Over 2,000 children reported missing after Katrina

BATON ROUGE, La. (CNN) -- More than 2,000 children have been reported missing in the wake of Hurricane Katrina, most of them in Louisiana, according to the National Center for Missing and Exploited Children.

As of noon Friday, NCMEC had received a total of 2,812 reports of children missing as a result of the hurricane, according to spokeswoman Tina Schwartz. Of those, 760 cases had been resolved, leaving 2,052 still unresolved.

Marketa Garner Gautreau, an official with Louisiana's Department of Social Services, said Friday that many of those children have been reported missing by parents without custody, meaning some of them could be with the parent who has custody.

Ben Ermini, executive director of NCMEC's case management operations, said custody is verified before any child is reunited with his or her family. (Posted: 1:52 p.m.)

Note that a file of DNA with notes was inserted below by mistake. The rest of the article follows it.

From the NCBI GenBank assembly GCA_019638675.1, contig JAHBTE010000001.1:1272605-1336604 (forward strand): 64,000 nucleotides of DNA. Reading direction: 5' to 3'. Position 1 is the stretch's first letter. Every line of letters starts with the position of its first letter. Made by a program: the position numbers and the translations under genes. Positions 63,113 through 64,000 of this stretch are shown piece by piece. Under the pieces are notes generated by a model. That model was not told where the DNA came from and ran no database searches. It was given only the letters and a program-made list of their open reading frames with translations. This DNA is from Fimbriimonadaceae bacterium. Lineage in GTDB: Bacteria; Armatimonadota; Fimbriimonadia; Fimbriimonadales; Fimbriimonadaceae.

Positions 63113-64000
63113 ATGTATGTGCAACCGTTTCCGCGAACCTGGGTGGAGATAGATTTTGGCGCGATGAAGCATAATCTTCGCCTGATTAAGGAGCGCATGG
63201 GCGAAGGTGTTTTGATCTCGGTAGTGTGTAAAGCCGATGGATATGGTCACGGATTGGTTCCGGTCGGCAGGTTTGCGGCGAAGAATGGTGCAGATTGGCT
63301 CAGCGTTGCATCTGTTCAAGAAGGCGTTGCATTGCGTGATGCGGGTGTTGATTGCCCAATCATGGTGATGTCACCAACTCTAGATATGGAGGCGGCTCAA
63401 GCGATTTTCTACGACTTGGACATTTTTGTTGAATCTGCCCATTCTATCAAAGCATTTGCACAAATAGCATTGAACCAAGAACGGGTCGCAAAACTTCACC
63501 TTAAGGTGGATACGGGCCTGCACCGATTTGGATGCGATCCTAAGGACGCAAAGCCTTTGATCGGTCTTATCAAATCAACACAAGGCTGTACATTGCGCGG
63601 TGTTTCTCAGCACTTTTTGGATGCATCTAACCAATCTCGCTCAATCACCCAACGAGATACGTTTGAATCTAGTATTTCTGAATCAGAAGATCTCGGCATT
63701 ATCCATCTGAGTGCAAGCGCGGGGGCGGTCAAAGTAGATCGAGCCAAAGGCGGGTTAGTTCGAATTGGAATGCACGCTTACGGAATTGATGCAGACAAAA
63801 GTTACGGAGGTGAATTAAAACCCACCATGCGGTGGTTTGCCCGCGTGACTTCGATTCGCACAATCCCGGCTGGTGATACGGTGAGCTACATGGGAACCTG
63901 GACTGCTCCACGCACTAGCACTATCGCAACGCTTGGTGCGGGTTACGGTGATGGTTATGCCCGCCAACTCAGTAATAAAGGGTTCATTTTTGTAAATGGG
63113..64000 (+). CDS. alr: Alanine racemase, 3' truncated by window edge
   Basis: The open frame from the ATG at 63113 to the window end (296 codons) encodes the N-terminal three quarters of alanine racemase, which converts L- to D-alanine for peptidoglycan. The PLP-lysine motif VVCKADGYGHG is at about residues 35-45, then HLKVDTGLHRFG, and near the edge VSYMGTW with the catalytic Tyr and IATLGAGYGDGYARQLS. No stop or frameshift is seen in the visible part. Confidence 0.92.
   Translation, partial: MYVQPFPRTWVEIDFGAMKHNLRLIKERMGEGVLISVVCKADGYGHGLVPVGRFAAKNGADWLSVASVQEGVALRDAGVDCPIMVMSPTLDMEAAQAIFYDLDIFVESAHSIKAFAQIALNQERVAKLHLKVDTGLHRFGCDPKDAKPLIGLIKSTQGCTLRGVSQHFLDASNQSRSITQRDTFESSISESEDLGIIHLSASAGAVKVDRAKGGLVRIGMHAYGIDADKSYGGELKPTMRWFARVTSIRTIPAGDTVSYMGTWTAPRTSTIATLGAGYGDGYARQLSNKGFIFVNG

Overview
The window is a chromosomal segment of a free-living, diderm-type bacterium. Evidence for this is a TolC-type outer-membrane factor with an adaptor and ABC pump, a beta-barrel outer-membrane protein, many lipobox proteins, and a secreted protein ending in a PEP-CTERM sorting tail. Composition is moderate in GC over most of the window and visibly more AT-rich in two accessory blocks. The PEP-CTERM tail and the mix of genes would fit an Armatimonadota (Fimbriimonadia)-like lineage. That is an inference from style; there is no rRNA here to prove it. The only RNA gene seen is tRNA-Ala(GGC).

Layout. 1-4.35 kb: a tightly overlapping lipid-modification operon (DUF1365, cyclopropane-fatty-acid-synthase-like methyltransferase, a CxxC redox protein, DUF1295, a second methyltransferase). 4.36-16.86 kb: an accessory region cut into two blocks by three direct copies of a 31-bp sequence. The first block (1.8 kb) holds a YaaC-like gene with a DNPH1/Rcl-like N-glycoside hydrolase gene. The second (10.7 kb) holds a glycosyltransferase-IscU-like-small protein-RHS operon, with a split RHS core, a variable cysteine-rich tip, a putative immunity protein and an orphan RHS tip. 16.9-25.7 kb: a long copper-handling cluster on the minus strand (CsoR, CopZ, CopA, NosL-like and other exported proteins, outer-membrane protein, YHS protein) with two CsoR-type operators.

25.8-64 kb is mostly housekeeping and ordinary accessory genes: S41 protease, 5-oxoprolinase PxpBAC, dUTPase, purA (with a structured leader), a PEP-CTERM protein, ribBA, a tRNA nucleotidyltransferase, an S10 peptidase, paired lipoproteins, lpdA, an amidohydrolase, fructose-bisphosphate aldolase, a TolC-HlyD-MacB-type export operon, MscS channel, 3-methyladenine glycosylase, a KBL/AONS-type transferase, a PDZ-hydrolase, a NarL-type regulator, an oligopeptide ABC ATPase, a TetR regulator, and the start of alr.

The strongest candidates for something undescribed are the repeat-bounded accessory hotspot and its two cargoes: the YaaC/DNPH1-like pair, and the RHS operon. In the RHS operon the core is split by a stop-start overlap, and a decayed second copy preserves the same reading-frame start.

Coast Guard says it is working on 44 oil spills, 4 major

BATON ROUGE, La. (CNN) -- The U.S. Coast Guard says it is currently working to help contain 44 oil spills in southeast Louisiana as a result of Hurricane Katrina, including four major spills. It said the major spills are:

-- Murphy Oil Corporation, Meraux, La., near Mississippi River mile marker 87, where about 819,000 gallons of oil were discharged and more than 700,000 have been recovered, were contained or have evaporated;

--Bass Enterprises Production Company, Cox Bay, La., near river mile marker 35, where 3.78 million gallons of oil were discharged, and nearly all of it has been recovered, contained or evaporated;